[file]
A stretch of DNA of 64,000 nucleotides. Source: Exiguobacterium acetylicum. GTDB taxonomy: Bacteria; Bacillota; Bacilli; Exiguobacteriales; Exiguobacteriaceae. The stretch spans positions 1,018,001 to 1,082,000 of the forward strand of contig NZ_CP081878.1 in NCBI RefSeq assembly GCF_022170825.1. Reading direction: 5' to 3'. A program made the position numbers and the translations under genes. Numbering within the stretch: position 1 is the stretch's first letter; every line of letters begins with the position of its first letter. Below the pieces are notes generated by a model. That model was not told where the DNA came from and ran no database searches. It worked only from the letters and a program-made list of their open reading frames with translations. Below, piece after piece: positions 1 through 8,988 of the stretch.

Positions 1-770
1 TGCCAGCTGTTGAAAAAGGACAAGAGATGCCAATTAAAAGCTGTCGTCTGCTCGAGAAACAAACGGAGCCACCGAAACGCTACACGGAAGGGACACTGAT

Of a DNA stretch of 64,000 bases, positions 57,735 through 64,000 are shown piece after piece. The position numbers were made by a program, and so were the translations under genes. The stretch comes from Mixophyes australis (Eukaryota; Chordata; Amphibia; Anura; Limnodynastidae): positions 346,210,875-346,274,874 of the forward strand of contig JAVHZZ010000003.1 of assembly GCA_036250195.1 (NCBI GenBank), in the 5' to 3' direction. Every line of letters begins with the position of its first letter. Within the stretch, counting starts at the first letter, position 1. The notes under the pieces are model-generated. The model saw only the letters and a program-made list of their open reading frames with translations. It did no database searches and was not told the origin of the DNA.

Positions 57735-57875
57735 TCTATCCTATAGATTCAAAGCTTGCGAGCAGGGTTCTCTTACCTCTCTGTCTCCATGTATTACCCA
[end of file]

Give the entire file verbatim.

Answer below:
A stretch of DNA of 64,000 nucleotides. Source: Exiguobacterium acetylicum. GTDB taxonomy: Bacteria; Bacillota; Bacilli; Exiguobacteriales; Exiguobacteriaceae. The stretch spans positions 1,018,001 to 1,082,000 of the forward strand of contig NZ_CP081878.1 in NCBI RefSeq assembly GCF_022170825.1. Reading direction: 5' to 3'. A program made the position numbers and the translations under genes. Numbering within the stretch: position 1 is the stretch's first letter; every line of letters begins with the position of its first letter. Below the pieces are notes generated by a model. That model was not told where the DNA came from and ran no database searches. It worked only from the letters and a program-made list of their open reading frames with translations. Below, piece after piece: positions 1 through 8,988 of the stretch.

Positions 1-770
1 TGCCAGCTGTTGAAAAAGGACAAGAGATGCCAATTAAAAGCTGTCGTCTGCTCGAGAAACAAACGGAGCCACCGAAACGCTACACGGAAGGGACACTGAT

Of a DNA stretch of 64,000 bases, positions 57,735 through 64,000 are shown piece after piece. The position numbers were made by a program, and so were the translations under genes. The stretch comes from Mixophyes australis (Eukaryota; Chordata; Amphibia; Anura; Limnodynastidae): positions 346,210,875-346,274,874 of the forward strand of contig JAVHZZ010000003.1 of assembly GCA_036250195.1 (NCBI GenBank), in the 5' to 3' direction. Every line of letters begins with the position of its first letter. Within the stretch, counting starts at the first letter, position 1. The notes under the pieces are model-generated. The model saw only the letters and a program-made list of their open reading frames with translations. It did no database searches and was not told the origin of the DNA.

Positions 57735-57875
57735 TCTATCCTATAGATTCAAAGCTTGCGAGCAGGGTTCTCTTACCTCTCTGTCTCCATGTATTACCCA